Tuesday, August 03, 2010

Movie Review: What's Up, Tiger Lilly?

What's Up, Tiger Lilly is proof that technique and talent definitely improve with practice: it was Woody Allen's movie debut, but unfortunately falls flat of his early comedies that came soon after - such as Take the Money and Run, Bananas, and Sleeper - films that rightly cemented his place in Hollywood as a comedic legend. 
It's also proof that just because a movie is vintage doesn't mean I have to like it. This homage to James Bond movies (or sorts) is basically one long Austin Powersesque gag that got old to me after five minutes. It's comprised almost entirely of footage from two Japanese action flicks - International Secret Police: A Barrel of Gunpowder and International Secret Police: Key of Keys - (two movies that are filled with "raping and looting" according to Allen giving an interview before the start of the film.) Allen dubbed in voiceover dialogue and strung together scenes from both movies into one plot full of corny one-liners that centers around a stolen recipe for egg salad. The lead character - the handsome Phil Moskowitz (the first Japanese guy to have a Jewish name) - is a "loveable rogue" who's also the keeper of the missing egg salad recipe. He then runs around with two beautiful women - Suki Yaki and her sister, Teri Yaki - who end up working alongside him as spies. There's plenty of over-the-top violence that seems to go on for eternity, and lines such as, "This is my mother. We're very close. Isn't she sweet? And the best thing about her is: she can really take a punch." (punches her) 

Halfway through the film, the interviewer and Allen reappear and the interviewer asks, "Woody, since the story is a bit difficult to follow, would you mind giving the audience and myself a brief rundown on what's gone on so far?" to which Allen simply replies, "No." That was the most I laughed during the 80 minute running time.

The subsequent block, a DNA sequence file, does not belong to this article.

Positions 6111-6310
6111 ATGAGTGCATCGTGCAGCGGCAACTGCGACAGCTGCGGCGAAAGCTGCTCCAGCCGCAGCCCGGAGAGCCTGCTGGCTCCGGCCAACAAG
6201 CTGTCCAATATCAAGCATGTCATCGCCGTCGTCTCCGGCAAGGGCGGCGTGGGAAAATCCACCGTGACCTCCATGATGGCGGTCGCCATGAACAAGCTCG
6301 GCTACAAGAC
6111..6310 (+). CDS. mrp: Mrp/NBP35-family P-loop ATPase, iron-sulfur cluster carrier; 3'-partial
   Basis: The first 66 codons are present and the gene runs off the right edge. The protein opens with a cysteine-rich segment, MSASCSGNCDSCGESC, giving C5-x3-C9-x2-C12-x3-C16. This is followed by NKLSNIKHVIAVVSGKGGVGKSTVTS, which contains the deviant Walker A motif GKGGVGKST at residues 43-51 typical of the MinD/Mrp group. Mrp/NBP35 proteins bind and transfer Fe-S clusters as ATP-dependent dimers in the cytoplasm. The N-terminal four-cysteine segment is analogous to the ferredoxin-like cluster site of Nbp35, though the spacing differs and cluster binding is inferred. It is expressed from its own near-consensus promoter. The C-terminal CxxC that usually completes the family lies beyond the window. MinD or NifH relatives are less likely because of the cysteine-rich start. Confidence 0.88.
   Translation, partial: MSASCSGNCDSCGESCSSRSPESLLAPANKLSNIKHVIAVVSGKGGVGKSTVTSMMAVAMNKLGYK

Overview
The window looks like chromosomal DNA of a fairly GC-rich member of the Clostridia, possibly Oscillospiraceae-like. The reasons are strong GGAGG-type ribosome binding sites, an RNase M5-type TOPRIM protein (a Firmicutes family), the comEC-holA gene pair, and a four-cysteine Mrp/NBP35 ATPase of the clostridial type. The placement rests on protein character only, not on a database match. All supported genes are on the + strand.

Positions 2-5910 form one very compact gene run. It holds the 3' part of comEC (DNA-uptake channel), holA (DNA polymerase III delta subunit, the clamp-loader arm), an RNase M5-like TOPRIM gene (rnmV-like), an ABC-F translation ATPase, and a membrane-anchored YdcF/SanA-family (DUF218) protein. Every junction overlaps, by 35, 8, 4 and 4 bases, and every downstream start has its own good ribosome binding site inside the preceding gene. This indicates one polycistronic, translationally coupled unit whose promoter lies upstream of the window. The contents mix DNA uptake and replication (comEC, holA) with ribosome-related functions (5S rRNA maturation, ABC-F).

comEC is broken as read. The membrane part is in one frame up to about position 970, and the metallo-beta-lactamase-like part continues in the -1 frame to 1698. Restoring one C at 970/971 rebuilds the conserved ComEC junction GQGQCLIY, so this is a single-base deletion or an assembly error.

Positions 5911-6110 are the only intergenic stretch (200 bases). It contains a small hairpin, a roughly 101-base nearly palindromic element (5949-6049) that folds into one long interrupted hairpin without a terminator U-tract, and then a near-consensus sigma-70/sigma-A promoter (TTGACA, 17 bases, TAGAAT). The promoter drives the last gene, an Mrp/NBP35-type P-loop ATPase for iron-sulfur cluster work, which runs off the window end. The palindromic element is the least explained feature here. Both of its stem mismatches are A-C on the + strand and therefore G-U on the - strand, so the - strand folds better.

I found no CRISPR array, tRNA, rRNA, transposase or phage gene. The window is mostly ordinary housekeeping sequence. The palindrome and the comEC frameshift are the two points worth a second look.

The only good thing about the film - and admittedly, the reason why I wanted to see it in the first place - is the soundtrack (I love the opening song called Pow!), which was provided by The Lovin' Spoonful, who also show up rather abruptly a couple of times in the movie performing songs. Their scenes were spliced in supposedly against Allen's wishes after the movie was wrapped, perhaps as a draw at the time to lure more younger moviegoers to the theater. It's very strange - they just appear within the first five minutes and their song appears to be cut a few notes short.


Leonard Maltin actually called the movie at the time, "One long, very funny joke." Perhaps it was clever for 1966 - even if this wasn't the first time comedic dialogue was dubbed into a film - but I truly am surprised the movie has a legion of fans almost 45 years later (I'm guessing the many scantily clad Japanese girls among the cast are a reason why.) I don't think the humor has aged well at all - but maybe someone out there can make a convincing argument. In the end, all the movie did was give me a serious craving for both an egg salad sandwich and John Sebastian...so how can I complain?

3 comments:

  1. Just remember, in it's time, it was original and funny.

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  2. I've never been a huge Woody Allen fan. Interesting read, nonetheless! :)

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  3. Just got to watch this for the first time. It made me laugh, even out loud in some places. This is a movie (genre) you have to find your inner-child for, like the Three Stooges (you either get them or you don't). No worry, there is room for differing opinions and Thank You! for your thoughts and leading me to a movie I would not have found on my own.

    stay-at-home-dad

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